Planning implications of golf tourism

Gerda K. Priestley

Research output: Contribution to journalArticleResearchpeer-review

15 Citations (Scopus)


The development of golf tourism requires the provision not only of one or more golf courses, but also of many other related infrastructures and facilities, obviously including hotels and other forms of property development. As a result, the process of the development of golf as a tourism product generates a profound impact on the location in which it takes place and can provoke conflicts and even imbalances where it is implanted. It is therefore essential to plan golf tourism regions carefully in order to make economic and social objectives compatible and thus contribute to the sustainability of the tourism sector, the product, the territory, the landscape and the local community. The issues examined in this paper include: the advisability of specific legislation for the implantation of golf, and of urban planning; the search for a correct balance between residential and hotel development on the one hand and golf course development on the other; the relative advantages and disadvantages of different types of property development, and its location both on and away from the coast; and the integration of golf courses in the landscape. Golf tourism development faces various challenges in its efforts to comply with the widespread objectives of overall sustainability, which include: economic profitability; long-term viability as a product; environmental integration and improvement; and cultural acceptability. This contribution aims to outline some steps to the achievement of these objectives. Firstly, the structure of golf tourism (from the perspective of its implications for planning) is briefly outlined to set the scene, including an evaluation of the different types of construction that are associated. The concept, objectives and process of tourism planning are outlined, followed by reference to aspects that are particularly applicable to the case of golf tourism. The problem facing planners is then defined. The instruments available and the initiatives and solutions most frequently applied in planning for golf tourism are examined and, finally, some recommendations are offered. © 2006, SAGE Publications. All rights reserved.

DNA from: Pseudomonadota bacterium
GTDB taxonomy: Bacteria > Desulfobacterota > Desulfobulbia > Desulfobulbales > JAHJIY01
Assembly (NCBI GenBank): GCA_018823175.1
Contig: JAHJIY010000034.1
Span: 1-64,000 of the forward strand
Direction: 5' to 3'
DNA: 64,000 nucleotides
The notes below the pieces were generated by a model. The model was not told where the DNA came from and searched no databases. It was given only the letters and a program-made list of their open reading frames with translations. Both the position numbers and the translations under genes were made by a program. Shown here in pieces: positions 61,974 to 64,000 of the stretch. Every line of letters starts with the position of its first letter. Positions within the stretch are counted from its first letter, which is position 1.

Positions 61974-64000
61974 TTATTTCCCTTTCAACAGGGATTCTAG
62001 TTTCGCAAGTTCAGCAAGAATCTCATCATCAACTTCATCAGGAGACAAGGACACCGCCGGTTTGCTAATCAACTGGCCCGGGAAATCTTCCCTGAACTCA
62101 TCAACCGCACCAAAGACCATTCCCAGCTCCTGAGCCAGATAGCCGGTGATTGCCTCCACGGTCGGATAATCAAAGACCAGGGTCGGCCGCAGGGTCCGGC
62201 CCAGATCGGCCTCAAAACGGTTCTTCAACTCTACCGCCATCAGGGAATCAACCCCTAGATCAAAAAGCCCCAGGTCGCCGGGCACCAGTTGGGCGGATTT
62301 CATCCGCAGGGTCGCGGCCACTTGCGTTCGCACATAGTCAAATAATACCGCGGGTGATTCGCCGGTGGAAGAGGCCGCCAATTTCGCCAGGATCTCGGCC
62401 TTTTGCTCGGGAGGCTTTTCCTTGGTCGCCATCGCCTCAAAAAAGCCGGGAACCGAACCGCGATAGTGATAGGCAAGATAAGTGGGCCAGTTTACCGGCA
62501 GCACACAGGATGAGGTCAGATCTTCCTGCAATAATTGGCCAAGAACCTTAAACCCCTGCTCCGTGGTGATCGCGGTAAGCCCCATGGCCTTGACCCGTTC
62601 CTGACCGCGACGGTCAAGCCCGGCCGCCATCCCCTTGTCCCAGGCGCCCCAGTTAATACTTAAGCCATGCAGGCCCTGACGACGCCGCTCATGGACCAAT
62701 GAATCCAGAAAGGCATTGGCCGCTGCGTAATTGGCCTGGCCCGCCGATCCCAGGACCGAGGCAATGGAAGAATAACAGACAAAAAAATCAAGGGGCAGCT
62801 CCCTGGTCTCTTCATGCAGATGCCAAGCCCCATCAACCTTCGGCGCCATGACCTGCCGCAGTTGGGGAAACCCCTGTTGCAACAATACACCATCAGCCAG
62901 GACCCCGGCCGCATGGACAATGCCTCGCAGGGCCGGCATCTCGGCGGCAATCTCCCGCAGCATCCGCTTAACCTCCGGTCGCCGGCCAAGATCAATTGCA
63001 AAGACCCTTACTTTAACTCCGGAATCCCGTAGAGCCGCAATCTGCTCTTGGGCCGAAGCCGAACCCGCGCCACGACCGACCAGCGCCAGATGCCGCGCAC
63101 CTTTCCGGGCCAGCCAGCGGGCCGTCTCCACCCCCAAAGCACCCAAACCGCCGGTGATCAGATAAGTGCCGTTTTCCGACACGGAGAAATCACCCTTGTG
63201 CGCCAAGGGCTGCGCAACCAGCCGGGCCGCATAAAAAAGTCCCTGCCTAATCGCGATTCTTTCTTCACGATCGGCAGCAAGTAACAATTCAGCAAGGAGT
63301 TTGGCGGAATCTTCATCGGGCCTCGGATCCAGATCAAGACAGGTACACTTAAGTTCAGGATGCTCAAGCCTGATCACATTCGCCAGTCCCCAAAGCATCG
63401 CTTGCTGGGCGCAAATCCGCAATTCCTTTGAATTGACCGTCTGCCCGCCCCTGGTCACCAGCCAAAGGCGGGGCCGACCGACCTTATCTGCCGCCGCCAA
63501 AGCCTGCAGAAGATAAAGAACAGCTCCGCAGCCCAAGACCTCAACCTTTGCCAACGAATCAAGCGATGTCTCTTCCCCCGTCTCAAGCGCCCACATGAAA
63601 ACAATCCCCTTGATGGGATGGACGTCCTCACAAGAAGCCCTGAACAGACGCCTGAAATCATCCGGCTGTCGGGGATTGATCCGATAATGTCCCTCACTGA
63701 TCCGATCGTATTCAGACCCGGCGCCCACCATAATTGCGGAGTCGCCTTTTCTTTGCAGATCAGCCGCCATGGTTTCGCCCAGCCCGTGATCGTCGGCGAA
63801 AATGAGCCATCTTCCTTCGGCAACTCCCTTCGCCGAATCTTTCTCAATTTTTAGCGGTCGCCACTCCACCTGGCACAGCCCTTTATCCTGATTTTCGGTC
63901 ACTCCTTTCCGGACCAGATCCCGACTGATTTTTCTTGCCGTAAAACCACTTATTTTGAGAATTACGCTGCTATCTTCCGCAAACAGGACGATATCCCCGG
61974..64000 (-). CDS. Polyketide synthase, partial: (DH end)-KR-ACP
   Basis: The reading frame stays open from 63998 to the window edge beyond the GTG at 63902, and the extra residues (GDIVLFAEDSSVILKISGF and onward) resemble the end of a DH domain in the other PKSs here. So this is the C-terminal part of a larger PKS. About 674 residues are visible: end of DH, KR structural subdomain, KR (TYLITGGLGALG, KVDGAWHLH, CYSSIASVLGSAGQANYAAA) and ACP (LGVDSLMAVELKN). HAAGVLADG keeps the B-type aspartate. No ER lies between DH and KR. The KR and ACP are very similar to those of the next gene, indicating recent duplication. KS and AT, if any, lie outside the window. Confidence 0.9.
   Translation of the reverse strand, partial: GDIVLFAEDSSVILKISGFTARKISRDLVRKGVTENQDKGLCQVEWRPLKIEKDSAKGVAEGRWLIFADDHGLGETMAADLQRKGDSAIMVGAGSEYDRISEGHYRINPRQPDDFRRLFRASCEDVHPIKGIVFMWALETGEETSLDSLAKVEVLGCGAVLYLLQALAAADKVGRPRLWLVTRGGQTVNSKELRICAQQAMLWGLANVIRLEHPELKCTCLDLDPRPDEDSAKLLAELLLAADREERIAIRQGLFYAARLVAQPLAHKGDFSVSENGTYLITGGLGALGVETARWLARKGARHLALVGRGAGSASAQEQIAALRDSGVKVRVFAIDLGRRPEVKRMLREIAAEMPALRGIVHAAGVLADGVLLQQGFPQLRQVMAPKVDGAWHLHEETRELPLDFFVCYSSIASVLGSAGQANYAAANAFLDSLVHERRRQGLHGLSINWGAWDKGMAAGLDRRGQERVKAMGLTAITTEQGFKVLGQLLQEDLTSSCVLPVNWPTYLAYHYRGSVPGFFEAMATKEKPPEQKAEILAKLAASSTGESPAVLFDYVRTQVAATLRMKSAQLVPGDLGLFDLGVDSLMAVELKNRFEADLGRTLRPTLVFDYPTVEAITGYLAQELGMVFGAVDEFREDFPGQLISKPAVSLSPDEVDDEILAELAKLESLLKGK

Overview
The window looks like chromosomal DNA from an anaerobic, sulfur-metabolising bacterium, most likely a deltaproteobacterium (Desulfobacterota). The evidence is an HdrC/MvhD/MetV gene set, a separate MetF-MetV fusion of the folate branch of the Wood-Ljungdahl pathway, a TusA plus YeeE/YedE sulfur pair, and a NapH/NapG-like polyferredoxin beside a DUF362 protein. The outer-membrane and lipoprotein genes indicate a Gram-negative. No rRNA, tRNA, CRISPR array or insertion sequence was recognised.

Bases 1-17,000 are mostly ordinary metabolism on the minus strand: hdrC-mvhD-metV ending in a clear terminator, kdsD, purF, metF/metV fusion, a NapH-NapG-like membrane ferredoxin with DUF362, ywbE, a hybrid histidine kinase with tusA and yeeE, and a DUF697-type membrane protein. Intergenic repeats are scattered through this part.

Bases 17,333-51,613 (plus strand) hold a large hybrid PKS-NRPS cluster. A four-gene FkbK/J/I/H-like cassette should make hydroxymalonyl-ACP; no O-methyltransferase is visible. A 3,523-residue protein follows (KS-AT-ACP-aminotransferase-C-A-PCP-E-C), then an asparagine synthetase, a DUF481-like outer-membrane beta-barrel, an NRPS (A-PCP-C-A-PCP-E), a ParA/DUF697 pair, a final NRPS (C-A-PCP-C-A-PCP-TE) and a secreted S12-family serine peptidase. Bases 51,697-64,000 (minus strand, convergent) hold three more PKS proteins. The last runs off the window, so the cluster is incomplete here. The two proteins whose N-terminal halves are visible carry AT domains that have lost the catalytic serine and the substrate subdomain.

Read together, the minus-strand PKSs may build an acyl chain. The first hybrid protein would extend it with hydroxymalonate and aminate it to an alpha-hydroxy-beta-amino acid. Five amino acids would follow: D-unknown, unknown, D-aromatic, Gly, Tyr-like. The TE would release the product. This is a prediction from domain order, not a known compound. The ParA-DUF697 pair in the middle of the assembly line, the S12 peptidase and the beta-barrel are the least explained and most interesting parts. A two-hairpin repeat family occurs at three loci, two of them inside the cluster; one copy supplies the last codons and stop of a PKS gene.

Original languageEnglish
Pages (from-to)170-178
JournalTourism and Hospitality Research
Issue number3
Publication statusPublished - 1 Jan 2006


  • golf tourism region
  • regional planning
  • sustainable development
  • territorial integration


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